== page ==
Despite having a smaller sensor, the GX9 offers a higher resolution of 20.2 megapixels, compared with 16 MP of the X-A10. This megapixels advantage comes at the cost of a higher pixel density and a smaller size of the individual pixel (with a pixel pitch of 3.34μm versus 4.80μm for the X-A10). However, it should be noted that the GX9 is a somewhat more recent model (by 1 year and 2 months) than the X-A10, and its sensor might have benefitted from technological advances during this time that partly offset its pixel-size disadvantage. Coming back to sensor resolution, it should be mentioned that the GX9 has no anti-alias filter installed, so that it can capture all the detail its sensor resolves.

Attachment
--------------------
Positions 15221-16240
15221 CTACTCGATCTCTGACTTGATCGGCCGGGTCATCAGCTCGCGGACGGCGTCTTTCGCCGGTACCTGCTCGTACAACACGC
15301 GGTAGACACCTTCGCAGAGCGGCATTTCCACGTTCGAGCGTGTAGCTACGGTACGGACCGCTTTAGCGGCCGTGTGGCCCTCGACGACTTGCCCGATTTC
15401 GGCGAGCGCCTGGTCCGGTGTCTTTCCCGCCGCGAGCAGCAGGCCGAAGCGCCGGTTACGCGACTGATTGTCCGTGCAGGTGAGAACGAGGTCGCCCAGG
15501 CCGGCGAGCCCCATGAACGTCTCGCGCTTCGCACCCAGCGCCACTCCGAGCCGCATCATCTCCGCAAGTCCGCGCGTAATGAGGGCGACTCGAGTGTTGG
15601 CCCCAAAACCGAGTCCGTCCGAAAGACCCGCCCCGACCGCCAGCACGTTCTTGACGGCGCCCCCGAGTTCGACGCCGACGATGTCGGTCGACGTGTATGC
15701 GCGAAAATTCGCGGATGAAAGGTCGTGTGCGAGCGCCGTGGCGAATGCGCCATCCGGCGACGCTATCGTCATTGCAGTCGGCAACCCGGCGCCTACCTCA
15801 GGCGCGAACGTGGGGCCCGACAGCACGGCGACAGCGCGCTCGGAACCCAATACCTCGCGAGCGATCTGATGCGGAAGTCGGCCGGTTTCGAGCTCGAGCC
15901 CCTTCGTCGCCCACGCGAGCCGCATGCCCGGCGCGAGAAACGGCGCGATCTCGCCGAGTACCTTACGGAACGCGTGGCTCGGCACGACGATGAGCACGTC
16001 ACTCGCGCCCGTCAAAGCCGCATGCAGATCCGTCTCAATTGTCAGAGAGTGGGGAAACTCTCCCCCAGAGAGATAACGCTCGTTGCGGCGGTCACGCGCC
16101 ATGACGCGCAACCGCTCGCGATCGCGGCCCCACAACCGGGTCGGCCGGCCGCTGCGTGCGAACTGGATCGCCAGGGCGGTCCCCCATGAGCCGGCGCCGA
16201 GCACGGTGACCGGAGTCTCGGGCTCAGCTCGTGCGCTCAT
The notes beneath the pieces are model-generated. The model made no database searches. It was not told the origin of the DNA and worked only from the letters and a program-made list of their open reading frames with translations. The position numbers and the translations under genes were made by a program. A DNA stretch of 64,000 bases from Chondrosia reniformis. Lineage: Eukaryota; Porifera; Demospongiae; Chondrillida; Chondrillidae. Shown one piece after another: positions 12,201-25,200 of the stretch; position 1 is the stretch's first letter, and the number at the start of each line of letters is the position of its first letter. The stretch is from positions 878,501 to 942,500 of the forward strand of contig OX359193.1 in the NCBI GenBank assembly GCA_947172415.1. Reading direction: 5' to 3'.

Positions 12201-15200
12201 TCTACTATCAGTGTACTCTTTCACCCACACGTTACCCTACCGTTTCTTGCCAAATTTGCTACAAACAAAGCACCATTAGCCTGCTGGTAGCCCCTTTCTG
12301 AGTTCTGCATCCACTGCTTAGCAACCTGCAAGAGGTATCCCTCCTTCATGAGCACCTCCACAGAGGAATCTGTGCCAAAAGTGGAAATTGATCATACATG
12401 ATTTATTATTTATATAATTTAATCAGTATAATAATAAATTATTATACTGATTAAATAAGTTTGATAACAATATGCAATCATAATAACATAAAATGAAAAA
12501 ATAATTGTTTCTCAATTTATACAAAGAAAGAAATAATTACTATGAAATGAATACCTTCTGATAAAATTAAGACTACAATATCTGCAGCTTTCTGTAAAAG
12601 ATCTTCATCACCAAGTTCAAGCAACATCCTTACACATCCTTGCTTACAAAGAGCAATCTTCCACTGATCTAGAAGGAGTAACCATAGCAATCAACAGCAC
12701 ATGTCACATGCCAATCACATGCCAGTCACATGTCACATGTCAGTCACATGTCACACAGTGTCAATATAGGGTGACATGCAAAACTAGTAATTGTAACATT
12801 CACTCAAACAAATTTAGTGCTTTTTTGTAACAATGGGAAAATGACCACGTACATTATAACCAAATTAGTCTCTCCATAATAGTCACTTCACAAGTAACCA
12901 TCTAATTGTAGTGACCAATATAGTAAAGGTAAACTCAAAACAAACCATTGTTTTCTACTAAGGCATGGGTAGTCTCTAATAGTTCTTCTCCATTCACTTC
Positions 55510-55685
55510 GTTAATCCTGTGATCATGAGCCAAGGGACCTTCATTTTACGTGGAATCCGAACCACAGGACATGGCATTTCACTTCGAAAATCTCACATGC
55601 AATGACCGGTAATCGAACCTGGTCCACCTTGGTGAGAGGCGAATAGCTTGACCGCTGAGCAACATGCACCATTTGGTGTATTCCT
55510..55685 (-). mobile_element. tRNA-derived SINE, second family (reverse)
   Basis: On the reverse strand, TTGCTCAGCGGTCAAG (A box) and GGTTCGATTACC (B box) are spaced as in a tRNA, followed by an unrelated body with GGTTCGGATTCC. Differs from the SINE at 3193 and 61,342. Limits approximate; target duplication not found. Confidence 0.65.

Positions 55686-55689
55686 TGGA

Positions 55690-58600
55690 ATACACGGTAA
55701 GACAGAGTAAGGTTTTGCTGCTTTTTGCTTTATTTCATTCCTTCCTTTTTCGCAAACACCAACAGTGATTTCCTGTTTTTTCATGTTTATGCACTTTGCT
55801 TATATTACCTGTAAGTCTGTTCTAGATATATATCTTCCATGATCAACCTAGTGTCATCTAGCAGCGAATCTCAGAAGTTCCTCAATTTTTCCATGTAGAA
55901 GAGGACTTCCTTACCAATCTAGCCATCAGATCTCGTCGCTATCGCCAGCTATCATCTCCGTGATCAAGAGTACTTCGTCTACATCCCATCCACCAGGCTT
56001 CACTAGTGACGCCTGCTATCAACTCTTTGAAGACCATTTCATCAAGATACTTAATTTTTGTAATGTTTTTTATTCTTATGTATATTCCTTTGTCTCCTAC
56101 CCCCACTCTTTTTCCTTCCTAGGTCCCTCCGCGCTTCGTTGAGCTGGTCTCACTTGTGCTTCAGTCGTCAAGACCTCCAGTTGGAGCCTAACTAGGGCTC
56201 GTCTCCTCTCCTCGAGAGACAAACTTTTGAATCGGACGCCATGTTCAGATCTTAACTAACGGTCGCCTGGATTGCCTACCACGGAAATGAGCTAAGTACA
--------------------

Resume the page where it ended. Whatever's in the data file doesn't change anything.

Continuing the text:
The resolution advantage of the Panasonic GX9 implies greater flexibility for cropping images or the possibility to print larger pictures. The maximum print size of the GX9 for good quality output (200 dots per inch) amounts to 25.9 x 19.4 inch or 65.8 x 49.4 cm, for very good quality (250 dpi) 20.7 x 15.6 inch or 52.7 x 39.5 cm, and for excellent quality (300 dpi) 17.3 x 13 inch or 43.9 x 32.9 cm. The corresponding values for the Fujifilm X-A10 are 24.5 x 16.3 inch or 62.2 x 41.5 cm for good quality, 19.6 x 13.1 inch or 49.7 x 33.2 cm for very good quality, and 16.3 x 10.9 inch or 41.5 x 27.6 cm for excellent quality prints.
The Fujifilm X-A10 has a native sensitivity range from ISO 200 to ISO 6400, which can be extended to ISO 100-25600. The corresponding ISO settings for the Panasonic Lumix DC-GX9 are ISO 200 to ISO 25600, with the possibility to increase the ISO range to 100-25600.